Yes, I've been reading that thread with great interest, as well ;)

John Walker - IT Executive

Headphone - MacMini running Roon Server > Netgear Orbi wireless > Blue Jeans Cable Ethernet > mRendu Roon endpoint > iFi Audio xDSD + iFi Audio xCAN > Focal Elegia

Home Theater - Mac Mini running Roon Server > Blue Jeans Cable HDMI > Pioneer Elite SC-81 > MartinLogan Motion series home theater speakers + M&K subwoofer

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I have been using HQPlayer on either OS X (now macOS) or Windows for a couple of years now, but have never been able to get 100% reliable (i.e., hiccup / stuttering-free) performance until the last week or so.

 

I had been pursuing this issue at the desktop level - i.e., checking CPU utilization, memory usage, network utilization, etc. - with the expectation the stuttering was being caused by resource limitations on the HQPlayer computer. After all, everyone keeps talking about how resource-intensive the upsampling / DSD conversion process is, and how it requires a really high-end machine, etc. Frustratingly, no matter what I did (e.g., adding memory, changing from HDD to SDD, "optimizing" the OS, using different HQPlayer filters, using the -2s filter variants, moving from macOS to Windows, etc.), the stuttering continued - not continuous, and sometimes I'd get a few hours of trouble-free performance, but the stuttering would inevitably return :(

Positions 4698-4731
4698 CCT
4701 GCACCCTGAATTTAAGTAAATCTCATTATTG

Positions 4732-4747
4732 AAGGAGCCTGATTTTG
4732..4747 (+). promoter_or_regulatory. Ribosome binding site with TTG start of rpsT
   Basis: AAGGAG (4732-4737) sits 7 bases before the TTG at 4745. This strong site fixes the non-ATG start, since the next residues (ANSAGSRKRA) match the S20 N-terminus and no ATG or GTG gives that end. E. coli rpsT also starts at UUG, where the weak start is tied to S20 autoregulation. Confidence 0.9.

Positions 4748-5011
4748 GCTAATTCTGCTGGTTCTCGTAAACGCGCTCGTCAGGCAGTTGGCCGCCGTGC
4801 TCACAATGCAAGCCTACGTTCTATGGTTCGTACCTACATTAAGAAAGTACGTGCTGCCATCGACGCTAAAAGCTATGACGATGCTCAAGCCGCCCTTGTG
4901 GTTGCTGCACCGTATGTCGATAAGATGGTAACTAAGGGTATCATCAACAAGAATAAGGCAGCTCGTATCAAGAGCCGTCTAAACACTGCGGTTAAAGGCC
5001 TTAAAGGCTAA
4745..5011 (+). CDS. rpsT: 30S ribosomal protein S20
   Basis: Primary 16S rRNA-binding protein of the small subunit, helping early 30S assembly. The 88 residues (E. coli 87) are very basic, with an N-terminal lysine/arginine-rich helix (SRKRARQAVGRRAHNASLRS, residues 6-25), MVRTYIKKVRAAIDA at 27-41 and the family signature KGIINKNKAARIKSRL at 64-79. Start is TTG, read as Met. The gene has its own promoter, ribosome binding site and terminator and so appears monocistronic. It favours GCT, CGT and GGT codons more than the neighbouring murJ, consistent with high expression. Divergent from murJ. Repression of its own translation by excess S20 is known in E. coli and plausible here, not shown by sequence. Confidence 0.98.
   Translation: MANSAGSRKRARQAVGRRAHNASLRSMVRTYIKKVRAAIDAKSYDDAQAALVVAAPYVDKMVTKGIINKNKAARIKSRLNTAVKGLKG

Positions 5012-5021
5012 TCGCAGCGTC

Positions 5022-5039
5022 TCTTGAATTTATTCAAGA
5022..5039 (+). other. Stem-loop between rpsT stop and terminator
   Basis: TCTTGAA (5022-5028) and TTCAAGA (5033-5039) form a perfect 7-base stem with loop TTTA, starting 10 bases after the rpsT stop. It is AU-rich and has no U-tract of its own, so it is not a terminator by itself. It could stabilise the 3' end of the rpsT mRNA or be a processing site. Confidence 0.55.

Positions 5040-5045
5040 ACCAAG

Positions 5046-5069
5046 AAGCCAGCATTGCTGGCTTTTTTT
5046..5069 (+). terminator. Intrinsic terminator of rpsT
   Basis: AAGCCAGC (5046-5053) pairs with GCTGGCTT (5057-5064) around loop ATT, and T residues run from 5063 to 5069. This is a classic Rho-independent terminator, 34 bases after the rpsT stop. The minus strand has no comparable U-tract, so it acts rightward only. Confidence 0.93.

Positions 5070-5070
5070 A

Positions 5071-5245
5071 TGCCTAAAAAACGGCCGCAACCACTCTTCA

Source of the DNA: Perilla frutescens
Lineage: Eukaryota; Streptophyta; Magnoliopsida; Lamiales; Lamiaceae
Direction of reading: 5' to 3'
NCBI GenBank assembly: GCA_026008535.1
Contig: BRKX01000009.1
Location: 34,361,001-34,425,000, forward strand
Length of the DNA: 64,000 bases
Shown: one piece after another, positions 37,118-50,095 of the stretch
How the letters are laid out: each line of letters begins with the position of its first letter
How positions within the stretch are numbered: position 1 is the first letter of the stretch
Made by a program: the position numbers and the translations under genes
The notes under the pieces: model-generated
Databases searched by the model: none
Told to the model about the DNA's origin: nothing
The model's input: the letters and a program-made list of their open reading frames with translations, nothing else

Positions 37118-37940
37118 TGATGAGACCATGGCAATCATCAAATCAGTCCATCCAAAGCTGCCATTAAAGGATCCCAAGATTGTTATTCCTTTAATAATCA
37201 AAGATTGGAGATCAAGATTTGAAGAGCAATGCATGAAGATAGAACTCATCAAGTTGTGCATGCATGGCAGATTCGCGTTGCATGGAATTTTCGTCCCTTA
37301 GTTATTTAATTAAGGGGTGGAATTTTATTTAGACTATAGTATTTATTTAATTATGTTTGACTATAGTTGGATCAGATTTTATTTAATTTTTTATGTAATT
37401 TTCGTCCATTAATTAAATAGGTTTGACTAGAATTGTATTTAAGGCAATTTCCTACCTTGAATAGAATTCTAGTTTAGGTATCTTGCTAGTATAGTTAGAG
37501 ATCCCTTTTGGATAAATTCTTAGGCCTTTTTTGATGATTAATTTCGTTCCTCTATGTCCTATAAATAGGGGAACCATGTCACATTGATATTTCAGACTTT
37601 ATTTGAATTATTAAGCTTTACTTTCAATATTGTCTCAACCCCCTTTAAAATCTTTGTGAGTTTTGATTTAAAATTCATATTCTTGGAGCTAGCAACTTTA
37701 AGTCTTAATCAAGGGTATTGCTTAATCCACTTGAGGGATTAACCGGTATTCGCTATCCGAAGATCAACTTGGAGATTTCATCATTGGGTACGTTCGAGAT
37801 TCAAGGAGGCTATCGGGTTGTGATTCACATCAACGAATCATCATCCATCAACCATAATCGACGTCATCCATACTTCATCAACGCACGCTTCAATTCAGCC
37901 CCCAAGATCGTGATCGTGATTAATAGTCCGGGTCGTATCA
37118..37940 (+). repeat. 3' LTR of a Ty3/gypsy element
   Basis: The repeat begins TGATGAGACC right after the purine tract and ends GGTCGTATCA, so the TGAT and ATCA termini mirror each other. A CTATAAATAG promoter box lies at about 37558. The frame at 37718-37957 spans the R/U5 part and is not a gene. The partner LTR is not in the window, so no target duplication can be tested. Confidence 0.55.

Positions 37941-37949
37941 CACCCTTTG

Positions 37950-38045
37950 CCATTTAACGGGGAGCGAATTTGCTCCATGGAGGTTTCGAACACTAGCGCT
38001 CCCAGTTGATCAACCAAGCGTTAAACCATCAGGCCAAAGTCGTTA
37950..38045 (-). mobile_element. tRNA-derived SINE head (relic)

Last week, as part of my ongoing tinkering, I decided to take a closer look at my network - in particular, the way the traffic routes across the network end to end. And I discovered what could be a weakness: routing across my wireless "bridge".

 

You see, my Roon core (server) sits at one end of the room, very close to my wired network infrastructure (i.e., cable drop, cable modem, Cisco switch, etc.) and it is hard-wired to the network at that end of the room. My HQPlayer machine (and my mRendu + DAC) sits at the other end of the room, on the other side of an Apple Extreme-to-Apple Extreme wireless bridge (installed because I didn't want to run a 25' Ethernet cable across the room). The HQPlayer machine (an extra Toshiba i5 laptop I had sitting around) was connected *wirelessly* to the Apple Extreme at the *front* of the room (e.g., AE#1), so all traffic to / from the HQPlayer was coming 1) from the Roon core, 2) across the wireless bridge to HQPlayer for processing, 3) *back* to the AE#1 across the bridge, 4) back across the wireless bridge to AE#2 for 5) output to the mRendu (hard-wired to AE#2).